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Counseling Problems, Case Study Example

Pages: 5

Words: 1266

Case Study

Mr. and Mrs. Quam are going on a trip and are going to leave their 10 week old baby at home with relatives. They want to know how to arrange for feeding the baby.

Chief or primary concerns: The primary concern in this scenario is to determine how to manage the feeding schedule for the baby while the parents are away, and this requires them to recognize the baby’s feeding patterns and what has been successful for the child thus far in managing feeding in an effective manner.

Hunch regarding main problem/concern: It is believed that the child will best benefit from a feeding regimen that will be as close as possible to the current strategy so that the child’s routine is not disrupted, as this is likely to prevent further complications or other challenges that impact the child’s overall nutrition and level of comfort (Lauwers & Swisher, 2010, p. 34)

Additional questions to ask:

  • What is the child’s current feeding schedule?
  • How many times per day is the child currently fed?
  • Do you breastfeed all the time or is a combination of pumped milk/bottle feeding and breast feeding?

What might be found in exam or interview: In an exam or interview, it is important to address questions regarding the child’s feeding patterns in order to better gauge what might be most successful for the child in moving forward while the parents are away.

Three suggestions: Mom: 1) Recognize the appropriate times in which to pump in order to prepare for the time away (What to Expect, 2015); Feeding Session: 2) Establish a feeding schedule for those who will be caring for the child while the parents are away and write it down in a clear and concise manner; Baby: 3) As part of the schedule, provide any suggestions that might guide the family when the child becomes fussy and it may be difficult to understand why the child is unhappy for any number of reasons.

Irma Rodriguez, a 15 year old WIC participant is having her first baby in 3 weeks. She doesn’t want to breastfeed because it will tie her down and she won’t be able to have Depo.

Chief or primary concerns: The client’s primary concern is that she will not be able to continue to take Depo-Provera shots and breastfeed at the same time; therefore, she is hesitant to give up her method of birth control and to breastfeed her child.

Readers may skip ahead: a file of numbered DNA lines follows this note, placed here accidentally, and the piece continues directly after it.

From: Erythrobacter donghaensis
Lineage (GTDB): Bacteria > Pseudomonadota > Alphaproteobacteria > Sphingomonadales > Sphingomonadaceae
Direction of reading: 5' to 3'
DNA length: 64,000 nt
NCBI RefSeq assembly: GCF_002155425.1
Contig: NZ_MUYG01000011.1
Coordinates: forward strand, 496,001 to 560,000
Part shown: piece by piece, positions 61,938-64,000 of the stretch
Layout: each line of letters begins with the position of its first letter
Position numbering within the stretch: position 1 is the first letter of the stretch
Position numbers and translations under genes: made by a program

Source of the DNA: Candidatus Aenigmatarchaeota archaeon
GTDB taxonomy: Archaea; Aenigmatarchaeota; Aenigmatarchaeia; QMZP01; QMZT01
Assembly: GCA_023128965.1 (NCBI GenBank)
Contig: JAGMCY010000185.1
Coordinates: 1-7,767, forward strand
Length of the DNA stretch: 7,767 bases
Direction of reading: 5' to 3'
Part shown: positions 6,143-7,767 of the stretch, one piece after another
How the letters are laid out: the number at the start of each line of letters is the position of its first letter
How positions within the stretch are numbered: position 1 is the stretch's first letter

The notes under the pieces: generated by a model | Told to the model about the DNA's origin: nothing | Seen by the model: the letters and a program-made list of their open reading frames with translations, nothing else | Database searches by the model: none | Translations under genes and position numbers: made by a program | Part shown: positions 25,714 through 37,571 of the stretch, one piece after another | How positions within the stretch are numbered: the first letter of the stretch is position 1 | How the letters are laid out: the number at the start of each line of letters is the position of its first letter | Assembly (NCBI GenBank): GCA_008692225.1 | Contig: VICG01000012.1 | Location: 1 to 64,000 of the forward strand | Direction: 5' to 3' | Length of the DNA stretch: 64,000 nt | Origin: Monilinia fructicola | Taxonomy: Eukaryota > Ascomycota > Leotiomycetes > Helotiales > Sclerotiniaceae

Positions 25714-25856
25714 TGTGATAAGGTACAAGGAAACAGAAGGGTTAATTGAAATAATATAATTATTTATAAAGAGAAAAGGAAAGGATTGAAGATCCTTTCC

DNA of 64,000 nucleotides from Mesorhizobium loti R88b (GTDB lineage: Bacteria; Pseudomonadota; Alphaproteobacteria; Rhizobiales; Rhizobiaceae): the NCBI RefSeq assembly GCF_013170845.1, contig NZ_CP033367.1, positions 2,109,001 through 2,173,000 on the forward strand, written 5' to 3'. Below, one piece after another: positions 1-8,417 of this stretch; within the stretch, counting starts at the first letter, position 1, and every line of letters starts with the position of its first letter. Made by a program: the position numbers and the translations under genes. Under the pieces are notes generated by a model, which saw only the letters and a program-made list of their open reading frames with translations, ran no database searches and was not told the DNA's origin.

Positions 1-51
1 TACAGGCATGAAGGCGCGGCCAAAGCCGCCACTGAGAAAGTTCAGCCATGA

Hunch regarding main problem/concern: It is known that Depo-Provera may limit the amount of milk that is produced by a woman’s breast; therefore, it is not recommended to breastfeed and take this type of medication at the same time (Lauwers & Swisher, 2010, p. 125).

Additional questions to ask: Based upon this information regarding the use of Depo-Provera and breastfeeding, it is important to ask the client the following:

  • Is there another method of birth control that you might be willing to substitute so that you are able to breastfeed?
  • Do you believe that the benefits of taking Depo-Provera will override the benefits of breastfeeding?
  • How would the child respond to other types of milk rather than breastmilk and do you accept any possible risks that this might entail?

What might be found in exam or interview:  During the interview process, it is important to identify specific areas where the client might be able to better understand her position regarding Depo-Provera. This requires questions regarding the period of time that the drug has been used, any possible side effects that have occurred in relation to the drug, and what steps may be required to ensure that the client is effectively prepared to manage any risks related to using milk products rather than breast milk.

Three suggestions: Mom: 1)Consider the benefits of Depo-Provera versus the risks of not breastfeeding; Baby: 2) Evaluate other birth control methods that would not interfere with breastfeeding; and Feeding Session: 3) Examine other milk options in detail prior to making any final decisions.